Yeah I have seen similar in leaf litter that has gone fungal. I think you'll find the wood chips with the most roots have white mycelium on and around them. It feeds the roots from the wood and the plant feeds the fungus.
I have seen people warn not to dig chips in, but only pile them on the surface. Digging them in may cause draw down of nitrogen in the soil for bacterial decomposition, so if you dig them in, you might want to dig in some manure or other high-nitrogen material at the same time. Placing them on the soil surface does not cause a nitrogen draw down because decomposition is primarily fungal.
Were your wood chips "raminal" meaning from branches less than 3" in diameter? There was an interesting post here several weeks ago on the subject. I downloaded several pdf's that were mentioned there, and it seems that tree trunks and branches larger than 3" are mostly lignin where the molecules are strongly bound together. Raminal wood chips (RWC) are full of lesser developed lignin, sugars, proteins, minerals etc. and feed the soil in very different ways. Highly productive in agriculture when added to the top several inches of soil. I plan on experimenting with it next year, not just using it as mulch like I did this year.
I've been looking for that post but cannot find it. Perhaps it was on another site. I hope I'm not breaking any copyrights by up loading the pdf's here.
Sorry but I changed the original file names so I could better manage them in my data bases.
Correct me if I'm wrong, but from those photos, your native soil appears to be heavy clay. In that case, the good effects you got from wood chips might not be from the wood rotting, but from the fact that you had a bulky material breaking up the clay and creating air pockets.
“Life is entrusted to man as a treasure which must not be squandered, as a talent which must be used well.” ~ St. John Paul II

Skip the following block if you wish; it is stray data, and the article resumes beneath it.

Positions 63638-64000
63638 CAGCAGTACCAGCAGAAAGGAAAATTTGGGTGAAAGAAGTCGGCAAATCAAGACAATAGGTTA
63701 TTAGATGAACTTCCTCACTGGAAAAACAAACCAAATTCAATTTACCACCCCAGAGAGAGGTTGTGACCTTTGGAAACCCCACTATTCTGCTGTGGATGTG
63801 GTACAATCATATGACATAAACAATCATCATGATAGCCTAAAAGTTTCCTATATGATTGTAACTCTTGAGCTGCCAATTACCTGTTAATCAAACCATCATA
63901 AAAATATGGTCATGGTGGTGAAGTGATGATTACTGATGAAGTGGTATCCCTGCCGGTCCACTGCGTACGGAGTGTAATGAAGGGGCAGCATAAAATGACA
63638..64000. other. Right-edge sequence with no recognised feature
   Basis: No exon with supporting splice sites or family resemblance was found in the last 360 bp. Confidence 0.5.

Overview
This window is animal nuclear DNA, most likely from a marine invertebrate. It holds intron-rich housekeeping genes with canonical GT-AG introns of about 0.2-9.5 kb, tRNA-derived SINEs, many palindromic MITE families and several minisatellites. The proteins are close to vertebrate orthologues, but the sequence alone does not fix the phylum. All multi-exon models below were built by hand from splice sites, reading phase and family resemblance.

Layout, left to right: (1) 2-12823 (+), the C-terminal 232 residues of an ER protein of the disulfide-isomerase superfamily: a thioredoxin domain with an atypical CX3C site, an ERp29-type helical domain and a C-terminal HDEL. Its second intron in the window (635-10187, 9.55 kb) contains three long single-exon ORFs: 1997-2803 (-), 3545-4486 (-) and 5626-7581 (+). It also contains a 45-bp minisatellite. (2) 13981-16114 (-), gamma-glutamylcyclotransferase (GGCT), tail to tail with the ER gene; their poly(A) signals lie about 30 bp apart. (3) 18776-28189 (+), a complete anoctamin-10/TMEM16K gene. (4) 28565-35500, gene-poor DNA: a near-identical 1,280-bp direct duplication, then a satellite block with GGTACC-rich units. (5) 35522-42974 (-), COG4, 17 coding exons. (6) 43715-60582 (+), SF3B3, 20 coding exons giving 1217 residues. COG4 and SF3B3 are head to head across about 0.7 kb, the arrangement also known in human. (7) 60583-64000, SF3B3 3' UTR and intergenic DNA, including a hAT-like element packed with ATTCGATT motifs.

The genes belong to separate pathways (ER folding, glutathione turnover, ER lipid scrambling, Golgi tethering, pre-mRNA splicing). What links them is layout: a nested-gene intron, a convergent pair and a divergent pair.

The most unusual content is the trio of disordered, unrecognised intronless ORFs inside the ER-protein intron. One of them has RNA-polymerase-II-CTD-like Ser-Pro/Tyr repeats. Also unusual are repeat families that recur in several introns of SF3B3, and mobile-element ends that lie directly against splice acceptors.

We love wood chips! We dig them in, use them on top, layer in the bottom of beds, layers in bottom of pots, we let them rot, use them fresh - we just use wood chips anywhere and everywhere. Have never had any trouble with the garden and the rotten chips build up the soil.
I guess if there is one problem I would note, it is that even the soil in our garden paths is rich and black and the weeds like to invade the paths. We put mulch in the planting beds so that smothers the weeds there but in the paths, we have to hoe or use vinegar or the blow torch.
Eh, I'm not so sure that RCW is science. Wood chips and wood chip sized wood definitely seems to have a positive effect on soil and plant growth, though. Makes me glad that my hugel beds are primarily smaller sized stuff and lots of spikey-woody sweet gum pods.
Mary Ann Asbill
Location: Western North Carolina
posted 6 years ago
I cannot find the good photos of our main garden beds. But, this link shows some of the wood chip use in and around the upper garden. The raised beds are almost completely wood chips put there over the course of 5 - 8 years. We might have added a bag or two of soil but for the most part it is all wood chips. Some straw is added to the top at times.